You won't just be taking on The Syndicate, however. You'll be tasked with defeating three gangs: The Morningstar, the Luchadores, and the Deckers--each with their own specialty. As the gang war intensifies, so does the city's response, which eventually leads to a full-out military takeover, resulting in you having to deal with government-trained Special Tactical Anti-Gang (STAG) units. This is when the game really gets going. These guys see no gang colors as they attempt to destroy anything and everything even remotely violent.
Unlike previous Saints Row games, where you would approach each of the three rival gangs along separate storylines that cultimate into a final conclusion, The Third interconnects the storylines between the three gangs. Decisions you make in dealing with one faction actually alters the future actions of the other gangs. While the majority of the missions have linear gameplay and one-way endings, some actually leave it open for you to make a final decision on how to end it. Do you keep the prostitues for yourself or do you turn them over to the Morningstar? Those are the types of decisions you will have to make, and it will ultimately have an affect on the game's ending.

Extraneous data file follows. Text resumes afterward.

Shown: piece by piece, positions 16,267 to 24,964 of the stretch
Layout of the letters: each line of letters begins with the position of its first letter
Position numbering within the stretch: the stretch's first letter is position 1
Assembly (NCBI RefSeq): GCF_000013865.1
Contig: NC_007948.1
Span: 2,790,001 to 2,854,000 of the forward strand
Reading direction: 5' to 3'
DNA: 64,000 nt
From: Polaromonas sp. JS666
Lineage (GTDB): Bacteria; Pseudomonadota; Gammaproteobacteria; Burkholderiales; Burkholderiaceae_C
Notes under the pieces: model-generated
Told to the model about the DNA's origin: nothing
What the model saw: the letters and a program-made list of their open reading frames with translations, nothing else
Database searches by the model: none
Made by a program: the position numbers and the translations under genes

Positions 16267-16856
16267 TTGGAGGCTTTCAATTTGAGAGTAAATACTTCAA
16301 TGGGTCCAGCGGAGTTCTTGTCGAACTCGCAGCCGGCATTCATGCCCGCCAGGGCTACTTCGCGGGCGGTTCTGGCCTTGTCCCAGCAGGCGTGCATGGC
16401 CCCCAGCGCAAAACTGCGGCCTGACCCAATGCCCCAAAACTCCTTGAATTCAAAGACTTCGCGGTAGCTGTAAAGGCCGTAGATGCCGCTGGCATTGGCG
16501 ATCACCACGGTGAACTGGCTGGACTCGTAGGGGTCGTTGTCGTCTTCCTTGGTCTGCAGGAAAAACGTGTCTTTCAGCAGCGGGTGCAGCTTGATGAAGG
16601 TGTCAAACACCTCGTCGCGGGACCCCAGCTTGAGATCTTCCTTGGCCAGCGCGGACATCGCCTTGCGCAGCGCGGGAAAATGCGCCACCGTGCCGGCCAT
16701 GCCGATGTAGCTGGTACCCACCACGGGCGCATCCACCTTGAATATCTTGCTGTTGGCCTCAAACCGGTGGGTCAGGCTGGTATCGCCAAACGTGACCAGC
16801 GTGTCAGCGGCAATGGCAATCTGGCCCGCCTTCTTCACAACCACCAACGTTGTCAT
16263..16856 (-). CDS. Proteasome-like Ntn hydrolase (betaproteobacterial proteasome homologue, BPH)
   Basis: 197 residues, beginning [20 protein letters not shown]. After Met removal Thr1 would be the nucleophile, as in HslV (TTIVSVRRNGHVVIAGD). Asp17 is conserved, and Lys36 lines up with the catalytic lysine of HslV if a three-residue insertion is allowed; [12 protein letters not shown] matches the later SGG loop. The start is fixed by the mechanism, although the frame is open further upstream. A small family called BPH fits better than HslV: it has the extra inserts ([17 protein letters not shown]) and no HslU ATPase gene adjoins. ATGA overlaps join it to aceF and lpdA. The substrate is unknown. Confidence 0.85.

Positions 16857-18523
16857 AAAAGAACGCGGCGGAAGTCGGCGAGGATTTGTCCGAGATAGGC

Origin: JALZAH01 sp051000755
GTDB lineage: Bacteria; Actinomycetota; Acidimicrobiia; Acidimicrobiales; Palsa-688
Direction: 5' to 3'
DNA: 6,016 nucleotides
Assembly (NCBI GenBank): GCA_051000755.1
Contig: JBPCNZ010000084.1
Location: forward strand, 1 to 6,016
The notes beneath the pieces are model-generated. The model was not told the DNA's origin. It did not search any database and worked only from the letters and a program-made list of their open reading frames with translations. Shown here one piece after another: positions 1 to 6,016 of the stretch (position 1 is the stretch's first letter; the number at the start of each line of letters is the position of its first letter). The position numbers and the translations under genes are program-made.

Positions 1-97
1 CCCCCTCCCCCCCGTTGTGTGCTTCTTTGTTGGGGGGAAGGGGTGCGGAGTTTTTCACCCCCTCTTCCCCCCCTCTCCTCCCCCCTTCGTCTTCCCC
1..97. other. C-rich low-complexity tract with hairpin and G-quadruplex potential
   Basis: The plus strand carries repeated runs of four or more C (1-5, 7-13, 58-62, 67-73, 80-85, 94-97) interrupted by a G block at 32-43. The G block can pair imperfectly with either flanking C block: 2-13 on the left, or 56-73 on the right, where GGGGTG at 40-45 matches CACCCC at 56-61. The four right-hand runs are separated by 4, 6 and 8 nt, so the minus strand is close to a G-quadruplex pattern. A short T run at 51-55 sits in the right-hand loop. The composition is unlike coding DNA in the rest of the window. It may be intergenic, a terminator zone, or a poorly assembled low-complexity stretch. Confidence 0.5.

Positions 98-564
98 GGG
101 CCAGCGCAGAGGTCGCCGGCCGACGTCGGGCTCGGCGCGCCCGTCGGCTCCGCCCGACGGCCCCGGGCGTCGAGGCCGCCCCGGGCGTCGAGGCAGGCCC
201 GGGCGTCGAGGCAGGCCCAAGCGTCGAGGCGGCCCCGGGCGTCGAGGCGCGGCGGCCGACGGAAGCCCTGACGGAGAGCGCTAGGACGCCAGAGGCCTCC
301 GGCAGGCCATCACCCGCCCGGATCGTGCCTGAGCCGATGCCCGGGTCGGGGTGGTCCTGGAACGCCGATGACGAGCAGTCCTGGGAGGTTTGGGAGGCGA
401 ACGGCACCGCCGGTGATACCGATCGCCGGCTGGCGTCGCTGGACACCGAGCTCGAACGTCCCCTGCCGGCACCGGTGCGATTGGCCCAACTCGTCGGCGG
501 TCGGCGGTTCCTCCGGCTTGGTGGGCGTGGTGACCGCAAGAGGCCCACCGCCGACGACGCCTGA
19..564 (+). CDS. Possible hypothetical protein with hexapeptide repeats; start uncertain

While The Third brings some welcomed changes, it also builds upon the economy and upgrade system introduced in Saints Row 2. Completing missions and Activities rewards you with cash and Respect. Respect is like a level system, with each level of Respect unlocking different abilities like extra health, faster health regen, longer sprint, and much more to help you tackle The Syndicate. Cash can be used to buy in-game tangible items like weapons, clothing, and ammo. In addition to this, cash is also connected to the Respect level in the sense that you use it to actually purchase the unlocked abilities so that you may use them. Like I mentioned earlier, the goal is to own the city of Steelport, and one of the ways to do this is to purchase property. By doing so you not only get closer to overthrowing the rival gangs by increasing your control over each neighborhood, but you also get a hourly cash flow which you can use to help fund your next customization or upgrade.
As I mentioned earlier, you have missions and Activities. Missions, of course, progress the story of the game. It should be noted playing straight through, just completing the story missions, will run you about 10-12 hours of gameplay. Of course, going for full 100% completion could tack on several more hours. Some of these extra completions include the Activities, which are Respect-building sidequests usually unlocked after you complete the mission. These include Insurance Fraud, Trafficking, and Mayhem (where your actual goal is to cause as much mayhem as possible in the city). Side-quests are present in the game as well, challenging you to steal cars, assassinate targets, and find stunt jumps around the city. Of course, if you don't feel like being tasked with any challenges, you can always go for the mind-numbing gameplay focused on exploring the city and beating random civilians with a giant dildo; that's ALWAYS fun. And trust me, you'll always explore something new.